Kazak, A., et al. (2003). Identifying psychosocial risk indicative of subsequent resource use in families of newly diagnosed pediatric oncology patients. Journal of Clinial Oncology, 21, 3220-3225.  

Landolt, M. A., Ystrom, E., Sennhauser, F., Gnehm, H., & Vollrath, M. (2012). The mutual prospective influence of child and parental post-traumatic stress symptoms in pediatric patients. Journal of Child Psychology & Psychiatry, 53(7), 767-774.  

McCarthy, M. C., Ashley, D. M., Lee, K. J., & Anderson, V. A. (2012). Predictors of acute and posttraumatic stress symptoms in parents following their child's cancer diagnosis. Journal of Traumatic Stress, 25(5), 558-566. doi:10.1002/jts.21745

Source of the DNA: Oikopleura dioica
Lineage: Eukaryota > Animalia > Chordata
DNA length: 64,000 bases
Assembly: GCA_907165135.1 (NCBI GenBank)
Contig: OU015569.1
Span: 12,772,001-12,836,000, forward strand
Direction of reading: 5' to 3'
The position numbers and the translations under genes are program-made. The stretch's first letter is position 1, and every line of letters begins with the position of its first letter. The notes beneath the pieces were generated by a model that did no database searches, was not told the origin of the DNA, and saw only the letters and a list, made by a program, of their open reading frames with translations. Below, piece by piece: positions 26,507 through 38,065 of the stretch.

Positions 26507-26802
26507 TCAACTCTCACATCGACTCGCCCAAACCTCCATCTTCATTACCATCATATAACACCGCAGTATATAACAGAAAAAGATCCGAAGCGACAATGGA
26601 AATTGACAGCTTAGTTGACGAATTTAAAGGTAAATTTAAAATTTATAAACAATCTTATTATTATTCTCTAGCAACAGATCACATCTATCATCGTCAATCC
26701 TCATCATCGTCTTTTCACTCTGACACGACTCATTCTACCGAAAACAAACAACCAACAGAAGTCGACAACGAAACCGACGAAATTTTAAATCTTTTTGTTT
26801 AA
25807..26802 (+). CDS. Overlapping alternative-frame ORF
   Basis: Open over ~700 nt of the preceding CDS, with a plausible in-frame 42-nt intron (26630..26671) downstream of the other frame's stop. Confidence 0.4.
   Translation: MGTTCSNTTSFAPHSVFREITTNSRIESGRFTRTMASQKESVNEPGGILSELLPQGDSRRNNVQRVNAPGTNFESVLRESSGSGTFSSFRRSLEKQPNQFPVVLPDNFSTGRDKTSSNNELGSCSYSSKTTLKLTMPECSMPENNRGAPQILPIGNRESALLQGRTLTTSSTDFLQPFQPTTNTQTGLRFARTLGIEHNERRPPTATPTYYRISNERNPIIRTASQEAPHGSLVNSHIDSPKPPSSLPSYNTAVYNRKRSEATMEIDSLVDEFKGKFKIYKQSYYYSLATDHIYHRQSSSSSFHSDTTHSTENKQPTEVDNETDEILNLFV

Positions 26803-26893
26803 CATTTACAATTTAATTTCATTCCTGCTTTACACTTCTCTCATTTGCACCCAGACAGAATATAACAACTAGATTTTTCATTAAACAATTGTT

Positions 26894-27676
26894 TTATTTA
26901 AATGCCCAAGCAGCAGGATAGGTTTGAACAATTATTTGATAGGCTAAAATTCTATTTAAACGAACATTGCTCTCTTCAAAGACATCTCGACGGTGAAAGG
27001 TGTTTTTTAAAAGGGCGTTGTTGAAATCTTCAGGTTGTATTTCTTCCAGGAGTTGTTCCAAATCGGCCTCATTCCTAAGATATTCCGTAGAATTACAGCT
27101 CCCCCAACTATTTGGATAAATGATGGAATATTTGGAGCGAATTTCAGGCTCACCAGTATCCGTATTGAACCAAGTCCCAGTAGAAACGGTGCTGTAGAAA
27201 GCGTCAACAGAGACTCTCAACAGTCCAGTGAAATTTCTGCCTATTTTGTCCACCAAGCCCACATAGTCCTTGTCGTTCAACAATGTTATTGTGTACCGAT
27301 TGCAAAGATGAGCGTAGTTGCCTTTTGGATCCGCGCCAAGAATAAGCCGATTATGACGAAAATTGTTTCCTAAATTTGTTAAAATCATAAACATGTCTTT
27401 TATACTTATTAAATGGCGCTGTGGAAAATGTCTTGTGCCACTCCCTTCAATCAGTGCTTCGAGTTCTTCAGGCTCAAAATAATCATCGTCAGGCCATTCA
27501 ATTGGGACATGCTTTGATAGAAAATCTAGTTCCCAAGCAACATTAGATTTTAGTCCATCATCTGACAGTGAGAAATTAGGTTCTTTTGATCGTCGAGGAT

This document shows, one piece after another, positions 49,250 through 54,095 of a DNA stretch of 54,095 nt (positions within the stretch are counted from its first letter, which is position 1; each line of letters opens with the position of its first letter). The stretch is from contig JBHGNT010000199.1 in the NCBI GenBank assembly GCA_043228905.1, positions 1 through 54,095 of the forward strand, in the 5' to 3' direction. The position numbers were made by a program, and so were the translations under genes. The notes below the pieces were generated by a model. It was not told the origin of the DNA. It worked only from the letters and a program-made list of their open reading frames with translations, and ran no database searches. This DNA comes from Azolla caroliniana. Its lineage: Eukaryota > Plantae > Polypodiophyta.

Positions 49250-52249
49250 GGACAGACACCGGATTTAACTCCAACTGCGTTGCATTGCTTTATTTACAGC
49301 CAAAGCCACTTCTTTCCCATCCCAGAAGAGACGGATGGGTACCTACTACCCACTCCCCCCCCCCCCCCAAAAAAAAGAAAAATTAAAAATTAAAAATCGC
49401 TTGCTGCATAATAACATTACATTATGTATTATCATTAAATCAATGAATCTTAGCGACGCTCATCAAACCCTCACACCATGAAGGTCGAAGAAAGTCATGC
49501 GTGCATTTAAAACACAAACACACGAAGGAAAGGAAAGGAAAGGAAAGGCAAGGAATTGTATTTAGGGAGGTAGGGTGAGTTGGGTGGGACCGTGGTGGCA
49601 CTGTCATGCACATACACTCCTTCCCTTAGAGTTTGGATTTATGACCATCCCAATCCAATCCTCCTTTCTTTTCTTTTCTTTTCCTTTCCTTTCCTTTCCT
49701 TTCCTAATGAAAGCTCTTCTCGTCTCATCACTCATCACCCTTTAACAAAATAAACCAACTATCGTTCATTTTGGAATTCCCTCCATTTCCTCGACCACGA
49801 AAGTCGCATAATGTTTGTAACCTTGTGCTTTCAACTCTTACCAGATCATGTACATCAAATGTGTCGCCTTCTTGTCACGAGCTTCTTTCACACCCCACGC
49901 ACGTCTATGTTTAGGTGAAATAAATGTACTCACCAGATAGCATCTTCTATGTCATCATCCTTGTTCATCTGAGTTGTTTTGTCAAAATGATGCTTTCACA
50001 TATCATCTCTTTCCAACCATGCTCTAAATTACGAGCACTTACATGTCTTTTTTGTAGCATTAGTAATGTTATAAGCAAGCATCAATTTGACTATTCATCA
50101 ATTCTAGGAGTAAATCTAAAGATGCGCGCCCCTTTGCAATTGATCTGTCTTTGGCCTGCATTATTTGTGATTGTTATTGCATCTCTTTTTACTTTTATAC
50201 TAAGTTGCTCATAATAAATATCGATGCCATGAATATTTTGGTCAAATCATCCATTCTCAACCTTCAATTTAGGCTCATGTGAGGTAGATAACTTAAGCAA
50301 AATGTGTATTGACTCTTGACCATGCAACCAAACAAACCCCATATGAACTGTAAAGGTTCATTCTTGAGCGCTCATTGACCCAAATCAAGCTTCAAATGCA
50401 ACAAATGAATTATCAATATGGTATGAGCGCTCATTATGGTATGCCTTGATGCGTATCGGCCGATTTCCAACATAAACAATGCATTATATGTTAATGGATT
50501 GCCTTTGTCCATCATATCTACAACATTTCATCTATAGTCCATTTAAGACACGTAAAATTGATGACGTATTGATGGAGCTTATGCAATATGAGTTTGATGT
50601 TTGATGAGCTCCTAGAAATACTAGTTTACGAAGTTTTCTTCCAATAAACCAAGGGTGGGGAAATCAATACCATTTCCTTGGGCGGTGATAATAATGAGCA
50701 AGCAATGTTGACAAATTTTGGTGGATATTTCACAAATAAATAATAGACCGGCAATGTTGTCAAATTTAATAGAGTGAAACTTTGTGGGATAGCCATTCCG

Rayner, M., Dimovski, A., Muscara, F., Yamada, J., Burke, K., McCarthy, M., . . . Nicholson, J. M. (2016). Participating from the comfort of your living room: Feasibility of a group videoconferencing intervention to reduce distress in parents of children with a serious illness or injury. Child and Family Behavior Therapy. 38 (3), 209-224.  

Woolf, C., Muscara, F., Anderson, V. A., & McCarthy, M. C. (2015). Early traumatic stress responses in parents following a serious illness in their child: A systematic review. Journal of Clinical Psychology in Medical Settings, 23(1), 53-66.